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CHEMICALS I N COMMERCE Production at Least 1 Million Pounds/Year, continued Chemical CAS Number Iron, complexes with diazotized 2-amino-4, 6-dinitro= phenol monosodium salt coupled with diazotized 4-amino-5-hydroxy-2,7-naphthalenedisulfonic acid, diazotized 4-amino-3-methylbenzenesulfonic acid, diazotized 4-nitrobenzenamine, and resorcinol Glycerides, tallow di 1,3-Isobenzofurandione, polymer with 1,2-ethane= dial, 2,5-furandione, and 2,2'-oxybisiethanol] 2-Naphthalenesulfonic acid, 5-[bistmethylaulfonyl)= aminol-l-~(methylsulfonyl~oxy]-, sodium salt 2-Butenedioic acid, (E)-, polymer with 1,3-butadiene, ethenylbenzene, (l-methylethenyl~benzene, methyl 2-methyl-2-propenoate, and 2-propenenitrile Phosphonic acid, (1,6-hexanediylbis~nitrilobis= (methylene)~)tetrakis-, hexammonium disodium salt Vanadic acid (H4V2O7), tetracesium salt Cyclohexanone, 2,6-dimethyl-4-~3-methylbutyl) Oxirane, methyl-, polymer with oxirane, mono= (hydrogen sulfate), tridecyl ether Oils, menhaden, polymers with benzoic acid, glycerol, and isophthalic acid Benzenesulfonic acid, 2,5-dichloro 4-~4-~3-~3-~1-~2,5-dichloro-4-sulfophenyl) 4,5-dihydro-5-oxo-1H-pyrazol-4-yliazo~benzoyll= [phenylmethyl~amino)-4-methylphenyl~azo) 4,5-dihydro-5-oxo-1H-pyrazol-l-yll-, disodium salt lH-Purine-2,6,8~3H)-trione, 7,9-dihydro-, calcium salt Vanadium silicide {V3Si) Formaldehyde, polymer with methylphenol and 1,3,5,7-tetraazatricyclo[3.3.1.13~7ldecane Coal, sulfonated 2,5-Hexanediol, 2,5-dimethyl 1~3H)-Isobenzofuranone, 3,3-bist4-(sulfooxy)= phenyll-, dipotassium salt Benzene, 1,2,4-trichloro-3-(chloromethyl) Ethanone, 2-(acetyloxy)-1,2-diphenyl lH-Isoinaol-l-one, 3-amino Poly~difluoromethylene), alpha-hydro-= omega-~(phosphonooxy~methyll PolyLoxy~methyl-1,2-ethanediyl)], alpha-hydro- omega-~3~2-~1-aziridinyl~ethoxy~carbonyl)= amino~methylphenyl~aminolcarbonyl~oxy]-, ether with 2-ethyl-2-(hydroxymethyl)-1,3-propanediol (3:1) 139 71662-50-5 68553-08-2 28679-80-3 58596-06-8 69898-51-7 68298-90-8 55343-67-4 71820-43-4 70850-89-4 68458-39-9 71050-54-9 827-37-2 12039-76-8 68845-06-7 69013-20-3 110-03-2 52322-16-4 1424-79-9 574-06-1 14352-51-3 72987-44-1 68015-74-7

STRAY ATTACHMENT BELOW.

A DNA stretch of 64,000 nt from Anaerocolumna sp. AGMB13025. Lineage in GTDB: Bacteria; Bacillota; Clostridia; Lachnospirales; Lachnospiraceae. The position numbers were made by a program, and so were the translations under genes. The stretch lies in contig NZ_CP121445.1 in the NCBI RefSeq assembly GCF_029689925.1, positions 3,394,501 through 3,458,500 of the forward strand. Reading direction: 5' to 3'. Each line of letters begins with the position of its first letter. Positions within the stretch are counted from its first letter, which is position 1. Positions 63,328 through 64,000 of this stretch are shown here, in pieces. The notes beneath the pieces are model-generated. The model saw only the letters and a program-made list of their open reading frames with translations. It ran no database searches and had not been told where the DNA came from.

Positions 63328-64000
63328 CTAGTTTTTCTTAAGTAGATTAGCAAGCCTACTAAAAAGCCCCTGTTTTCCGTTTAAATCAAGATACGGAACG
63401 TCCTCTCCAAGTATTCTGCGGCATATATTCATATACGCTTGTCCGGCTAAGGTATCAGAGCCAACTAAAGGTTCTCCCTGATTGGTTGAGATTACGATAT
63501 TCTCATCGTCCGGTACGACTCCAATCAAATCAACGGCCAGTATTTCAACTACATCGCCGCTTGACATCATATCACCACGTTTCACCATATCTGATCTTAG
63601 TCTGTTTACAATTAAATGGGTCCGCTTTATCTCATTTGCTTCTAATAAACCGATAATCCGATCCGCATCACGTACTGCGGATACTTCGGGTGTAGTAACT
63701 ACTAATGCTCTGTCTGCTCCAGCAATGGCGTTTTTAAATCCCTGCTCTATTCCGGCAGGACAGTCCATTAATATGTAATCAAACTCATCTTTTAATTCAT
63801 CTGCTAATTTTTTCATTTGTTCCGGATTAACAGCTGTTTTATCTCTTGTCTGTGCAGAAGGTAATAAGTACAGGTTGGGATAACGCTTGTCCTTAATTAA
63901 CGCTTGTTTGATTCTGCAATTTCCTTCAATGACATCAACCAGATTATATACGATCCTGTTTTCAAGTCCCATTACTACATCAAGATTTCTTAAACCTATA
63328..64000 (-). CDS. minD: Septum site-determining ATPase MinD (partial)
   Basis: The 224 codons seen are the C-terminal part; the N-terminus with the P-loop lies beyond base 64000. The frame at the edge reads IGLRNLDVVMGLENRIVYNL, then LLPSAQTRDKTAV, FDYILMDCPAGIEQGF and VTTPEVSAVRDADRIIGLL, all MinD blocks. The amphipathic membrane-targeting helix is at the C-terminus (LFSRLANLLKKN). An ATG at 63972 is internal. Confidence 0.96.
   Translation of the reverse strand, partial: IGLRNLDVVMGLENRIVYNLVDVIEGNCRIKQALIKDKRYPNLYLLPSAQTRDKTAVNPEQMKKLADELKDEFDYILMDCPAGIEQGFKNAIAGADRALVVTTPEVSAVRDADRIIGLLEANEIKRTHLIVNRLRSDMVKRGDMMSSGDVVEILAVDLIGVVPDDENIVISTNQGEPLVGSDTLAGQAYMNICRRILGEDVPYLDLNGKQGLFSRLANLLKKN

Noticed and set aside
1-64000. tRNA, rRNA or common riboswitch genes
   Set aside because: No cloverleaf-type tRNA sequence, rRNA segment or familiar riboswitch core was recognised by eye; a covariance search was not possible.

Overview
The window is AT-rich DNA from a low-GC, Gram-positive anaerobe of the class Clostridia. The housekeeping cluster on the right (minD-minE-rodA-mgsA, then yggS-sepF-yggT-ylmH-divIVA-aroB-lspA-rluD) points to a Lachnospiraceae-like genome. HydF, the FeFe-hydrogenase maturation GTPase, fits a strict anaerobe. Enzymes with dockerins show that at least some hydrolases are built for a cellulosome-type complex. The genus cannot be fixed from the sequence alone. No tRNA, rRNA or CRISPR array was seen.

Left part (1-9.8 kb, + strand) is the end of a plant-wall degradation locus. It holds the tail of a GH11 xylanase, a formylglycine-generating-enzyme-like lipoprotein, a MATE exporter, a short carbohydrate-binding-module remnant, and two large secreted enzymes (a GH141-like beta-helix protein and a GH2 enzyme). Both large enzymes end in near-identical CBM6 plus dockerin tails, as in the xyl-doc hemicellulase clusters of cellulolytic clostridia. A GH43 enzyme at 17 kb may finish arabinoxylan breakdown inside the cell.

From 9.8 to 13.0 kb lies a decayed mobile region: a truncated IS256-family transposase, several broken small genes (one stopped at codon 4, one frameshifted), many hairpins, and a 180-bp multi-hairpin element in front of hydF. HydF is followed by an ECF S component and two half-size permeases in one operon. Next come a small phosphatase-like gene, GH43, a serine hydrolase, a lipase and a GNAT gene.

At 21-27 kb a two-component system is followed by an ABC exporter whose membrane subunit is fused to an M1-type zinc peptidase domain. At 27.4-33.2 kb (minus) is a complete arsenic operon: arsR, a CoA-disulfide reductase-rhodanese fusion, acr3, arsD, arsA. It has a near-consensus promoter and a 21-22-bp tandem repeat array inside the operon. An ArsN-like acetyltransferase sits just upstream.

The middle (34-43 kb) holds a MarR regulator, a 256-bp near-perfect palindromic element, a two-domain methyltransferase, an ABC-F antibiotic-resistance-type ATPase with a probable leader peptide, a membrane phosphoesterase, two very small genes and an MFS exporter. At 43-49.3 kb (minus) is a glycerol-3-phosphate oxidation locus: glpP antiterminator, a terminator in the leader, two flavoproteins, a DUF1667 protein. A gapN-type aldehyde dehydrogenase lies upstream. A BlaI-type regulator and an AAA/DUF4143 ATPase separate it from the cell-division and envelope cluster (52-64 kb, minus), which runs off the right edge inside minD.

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some potentially relevant information. In the latter situation, time constraints precluded review of every document. For this reason, review articles were provided to committee members, who were asked to identify citations that applied to each of the toxicity tests required for a substance's category of intended use. Those primary documents were then collected. When some required toxicity data elements were not uncovered in this way, the data bases were searched again with a focus on the missing elements. EOr this purpose, a list of search terms was developed for each of the major toxicity subjects: carcinogenicity, mutagenicity, reproductive/developmental toxicity, organ and system toxicity, and metabolic effects (toxicokinetics). This procedure eliminated many citations that were not relevant or were already identified. This strategy of data compilation included feedback from committee members after they examined data on a substance. On the basis of their experience, they identified what data might be missing. If the result of a search seemed inappropriate in any way, a followup search was conducted. The greatest difficulty encountered in the use of the powerful searching capabilities of automated files was specific identification of substances that were not clearly defined. Some chemical terms on the list constituting the "select universe" signify materials with uniform compositions, but others describe generic sets of compounds or single compounds that may occur in a variety of physical forms. Still others are chemical mixtures or biologic products that vary in composition from source to source or sample to sample. A few of the chemical names were vague or ambiguous. OTHER SOURCES Textbooks, technical reports, reviews, abstracts, and patent applications provided only limited toxicologic information, but were excellent sources of information on chemical and physical properties, intended uses, and manufacturing processes. To obtain a consistent base of data, a standard search pattern was instituted. One source of information was the computerized toxicity data bases. In addition to abstracts of research papers, abstracts of patent applications were found by computer searches. These often contained information on potential uses. Helpful information was also obtained from the files of the Registry of Toxic Effects of Chemical Substances and from the Toxicology Data Bank. Six reference books were consulted for information on each chemical (Doull et al., 1980; Hawley, 1977; Physicians Desk Reference, 1981; Sollmann, 1957; Weast and Astle, 1979; Windholz et al., 1976~. In addition, other sources were searched for particular types of chemicals (U.S. Environmental Protection Agency, 1980; Estrin et al., 1982; Hayes, 1975; National Research Council, 19811. The nature and extent of the information in these references depend on the uses of a given substance and, hence, are correlated with the listed on which the substance appears. 191